Carragher explains why Liverpool must stand by Suarez

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Liverpool veteran Jamie Carragher has written his view on the Luis Suarez “bitegate” and attempted to provide some perspective on the case.

Jamie Carragher

The Liverpool defender, always one to talk sense on football issues, rightly makes some excellent points in his column for The Daily Mail.

Carragher admits that it was “behaviour you would associate with nursery school”, but goes on to explain why Liverpool should support the player – who he describes as in the top 5 players in the World – and questions whether a bite on the arm is worse than a career ending tackle.

Carragher writes:

Luis knows he has done something seriously wrong, letting himself down. He has been told that a repeat of such behaviour will not be tolerated and the club’s stance has been different from how it was following his altercation with Patrice Evra.

But, rather than hounding him out of the country, shouldn’t we be helping him?

We have a top psychologist in Steve Peters who comes to the club once a week and he could have as big a role as our manager, Brendan Rodgers, for Luis.

Carragher also pointed out what many have said in the aftermath of the media hysteria, that surely a bite on the arm is not as bad as a potentially career ending tackle?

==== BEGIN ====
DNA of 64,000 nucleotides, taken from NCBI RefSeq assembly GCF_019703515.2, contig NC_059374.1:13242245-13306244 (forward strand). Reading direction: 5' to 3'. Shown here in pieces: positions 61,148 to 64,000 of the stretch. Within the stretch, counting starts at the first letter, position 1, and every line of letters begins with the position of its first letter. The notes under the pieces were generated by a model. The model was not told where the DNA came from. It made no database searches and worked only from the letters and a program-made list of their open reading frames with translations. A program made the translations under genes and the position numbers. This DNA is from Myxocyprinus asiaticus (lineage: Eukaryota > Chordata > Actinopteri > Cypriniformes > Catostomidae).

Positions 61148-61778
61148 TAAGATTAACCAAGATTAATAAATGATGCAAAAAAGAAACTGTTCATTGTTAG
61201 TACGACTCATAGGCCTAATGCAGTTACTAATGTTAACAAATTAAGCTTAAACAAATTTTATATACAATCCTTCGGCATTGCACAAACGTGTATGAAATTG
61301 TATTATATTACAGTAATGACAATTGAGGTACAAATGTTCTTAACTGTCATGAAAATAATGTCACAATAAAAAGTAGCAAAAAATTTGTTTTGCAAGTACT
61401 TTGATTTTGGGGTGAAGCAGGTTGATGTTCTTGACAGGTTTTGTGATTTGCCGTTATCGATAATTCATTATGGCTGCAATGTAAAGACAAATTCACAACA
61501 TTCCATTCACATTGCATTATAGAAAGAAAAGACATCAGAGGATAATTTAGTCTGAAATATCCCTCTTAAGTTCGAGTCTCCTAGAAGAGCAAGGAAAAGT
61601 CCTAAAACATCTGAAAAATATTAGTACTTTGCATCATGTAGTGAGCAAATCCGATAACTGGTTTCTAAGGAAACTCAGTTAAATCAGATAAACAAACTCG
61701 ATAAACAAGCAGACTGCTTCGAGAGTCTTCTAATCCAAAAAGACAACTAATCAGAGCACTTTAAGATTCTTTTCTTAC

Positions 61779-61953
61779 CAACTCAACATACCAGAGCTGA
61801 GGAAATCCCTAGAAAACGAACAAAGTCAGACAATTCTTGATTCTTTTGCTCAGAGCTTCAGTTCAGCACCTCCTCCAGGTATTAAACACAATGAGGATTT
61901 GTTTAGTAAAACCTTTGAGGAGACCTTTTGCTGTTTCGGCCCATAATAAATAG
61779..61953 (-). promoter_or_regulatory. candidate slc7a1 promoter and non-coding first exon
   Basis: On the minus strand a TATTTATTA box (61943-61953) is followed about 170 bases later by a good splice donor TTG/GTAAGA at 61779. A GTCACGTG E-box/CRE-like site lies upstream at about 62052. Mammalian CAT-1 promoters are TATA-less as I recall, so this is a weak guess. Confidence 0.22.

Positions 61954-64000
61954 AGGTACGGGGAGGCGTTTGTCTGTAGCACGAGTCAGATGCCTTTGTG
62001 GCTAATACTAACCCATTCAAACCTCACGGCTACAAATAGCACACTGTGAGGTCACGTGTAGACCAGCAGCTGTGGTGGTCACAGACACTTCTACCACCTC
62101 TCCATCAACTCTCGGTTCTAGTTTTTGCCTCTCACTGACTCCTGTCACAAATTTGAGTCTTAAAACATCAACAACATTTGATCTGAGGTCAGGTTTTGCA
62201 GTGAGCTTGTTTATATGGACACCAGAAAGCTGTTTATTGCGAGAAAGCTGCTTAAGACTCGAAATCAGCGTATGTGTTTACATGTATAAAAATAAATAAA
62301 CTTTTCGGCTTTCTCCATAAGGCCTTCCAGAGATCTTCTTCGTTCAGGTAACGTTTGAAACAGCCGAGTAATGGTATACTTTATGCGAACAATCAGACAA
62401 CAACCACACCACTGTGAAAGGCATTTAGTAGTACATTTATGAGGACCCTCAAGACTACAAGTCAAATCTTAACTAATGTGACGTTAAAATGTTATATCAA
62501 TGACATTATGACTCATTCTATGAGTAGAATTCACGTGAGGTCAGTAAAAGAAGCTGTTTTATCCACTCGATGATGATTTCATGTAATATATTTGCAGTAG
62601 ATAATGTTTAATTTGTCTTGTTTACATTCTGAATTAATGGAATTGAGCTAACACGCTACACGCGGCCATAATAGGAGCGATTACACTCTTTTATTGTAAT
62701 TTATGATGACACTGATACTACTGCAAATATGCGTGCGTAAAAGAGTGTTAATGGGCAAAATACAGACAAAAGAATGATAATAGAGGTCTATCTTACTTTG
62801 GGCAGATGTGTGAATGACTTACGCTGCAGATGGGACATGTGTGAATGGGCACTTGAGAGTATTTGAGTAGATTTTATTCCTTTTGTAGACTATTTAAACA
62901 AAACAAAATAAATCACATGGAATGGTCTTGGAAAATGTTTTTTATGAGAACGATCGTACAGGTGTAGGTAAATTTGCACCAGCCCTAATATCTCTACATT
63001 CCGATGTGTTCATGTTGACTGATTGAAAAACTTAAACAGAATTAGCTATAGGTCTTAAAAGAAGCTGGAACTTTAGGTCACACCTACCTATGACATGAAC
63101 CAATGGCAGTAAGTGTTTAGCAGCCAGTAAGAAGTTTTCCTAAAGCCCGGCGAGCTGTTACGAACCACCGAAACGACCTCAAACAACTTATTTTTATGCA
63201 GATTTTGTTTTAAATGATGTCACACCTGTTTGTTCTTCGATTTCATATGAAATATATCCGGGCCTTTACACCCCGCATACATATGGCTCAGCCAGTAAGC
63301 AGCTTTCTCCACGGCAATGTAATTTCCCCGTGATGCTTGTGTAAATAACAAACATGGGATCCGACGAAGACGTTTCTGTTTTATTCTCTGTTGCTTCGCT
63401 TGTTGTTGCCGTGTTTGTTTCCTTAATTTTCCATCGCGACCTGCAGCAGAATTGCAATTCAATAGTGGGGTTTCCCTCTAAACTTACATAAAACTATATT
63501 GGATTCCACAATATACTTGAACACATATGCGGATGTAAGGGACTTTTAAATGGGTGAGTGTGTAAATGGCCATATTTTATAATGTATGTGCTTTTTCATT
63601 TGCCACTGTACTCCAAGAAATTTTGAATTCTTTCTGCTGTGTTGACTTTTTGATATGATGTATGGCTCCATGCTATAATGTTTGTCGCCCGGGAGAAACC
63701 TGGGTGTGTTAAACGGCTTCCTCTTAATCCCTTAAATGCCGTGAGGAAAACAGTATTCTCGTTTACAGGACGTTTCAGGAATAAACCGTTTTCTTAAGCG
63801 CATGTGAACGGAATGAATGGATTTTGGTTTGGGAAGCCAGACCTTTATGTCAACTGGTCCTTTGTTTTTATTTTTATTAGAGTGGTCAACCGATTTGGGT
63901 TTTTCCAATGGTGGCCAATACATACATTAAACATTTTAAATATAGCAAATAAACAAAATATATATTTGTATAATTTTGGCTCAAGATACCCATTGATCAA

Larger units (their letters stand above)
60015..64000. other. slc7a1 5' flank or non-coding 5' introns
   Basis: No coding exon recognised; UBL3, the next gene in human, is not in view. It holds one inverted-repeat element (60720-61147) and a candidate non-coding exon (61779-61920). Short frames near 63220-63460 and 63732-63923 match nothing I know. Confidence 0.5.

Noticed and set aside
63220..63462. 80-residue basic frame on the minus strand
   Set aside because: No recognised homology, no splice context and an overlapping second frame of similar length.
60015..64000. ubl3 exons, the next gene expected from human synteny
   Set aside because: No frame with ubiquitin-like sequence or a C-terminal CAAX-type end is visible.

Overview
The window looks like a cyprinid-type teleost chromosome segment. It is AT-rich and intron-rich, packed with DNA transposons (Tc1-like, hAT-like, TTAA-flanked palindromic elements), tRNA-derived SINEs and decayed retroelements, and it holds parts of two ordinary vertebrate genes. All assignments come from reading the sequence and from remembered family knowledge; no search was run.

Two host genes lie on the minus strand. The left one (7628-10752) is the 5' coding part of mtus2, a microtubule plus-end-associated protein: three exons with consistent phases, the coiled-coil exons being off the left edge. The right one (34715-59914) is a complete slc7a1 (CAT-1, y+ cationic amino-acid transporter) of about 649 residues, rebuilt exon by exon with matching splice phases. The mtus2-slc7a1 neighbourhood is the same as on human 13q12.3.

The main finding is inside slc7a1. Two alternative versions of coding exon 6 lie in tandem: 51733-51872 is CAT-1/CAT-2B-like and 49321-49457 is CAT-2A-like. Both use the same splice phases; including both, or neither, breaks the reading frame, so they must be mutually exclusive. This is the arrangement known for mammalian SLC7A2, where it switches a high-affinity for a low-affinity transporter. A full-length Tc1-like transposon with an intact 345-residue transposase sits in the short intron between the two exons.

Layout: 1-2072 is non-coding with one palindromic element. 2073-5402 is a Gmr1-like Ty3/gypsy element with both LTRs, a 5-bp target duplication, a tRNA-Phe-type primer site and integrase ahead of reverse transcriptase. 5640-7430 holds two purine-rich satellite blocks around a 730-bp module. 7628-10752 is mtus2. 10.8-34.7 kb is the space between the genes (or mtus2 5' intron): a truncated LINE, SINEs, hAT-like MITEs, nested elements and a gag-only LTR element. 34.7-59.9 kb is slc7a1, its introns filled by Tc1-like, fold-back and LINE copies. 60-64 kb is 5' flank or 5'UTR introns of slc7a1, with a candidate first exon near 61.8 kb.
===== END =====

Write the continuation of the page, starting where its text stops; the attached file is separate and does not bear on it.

I know what it is like to have your leg broken by a reckless tackle. Lucas Neill cost me six months of my career in September 2003 when he played for Blackburn. Would I have preferred to have been bitten? Absolutely.

I suspect that Branislav Ivanovic, who has conducted himself with great credit in the aftermath, would agree. You can get up and carry on after a skirmish. If someone shatters your leg, you wonder whether you will play again.

After the predictable over the top media reaction to the incident, and the ill-judged comments even by Liverpool legends Graeme Sounness and Phil Thompson immediately after, some perspective has been provided in recent days; Brighton boss Gus Poyet, John Barnes, Gary Neville and even Martin Samuel has written a column with sense and balance – focussing on the FA’s role.

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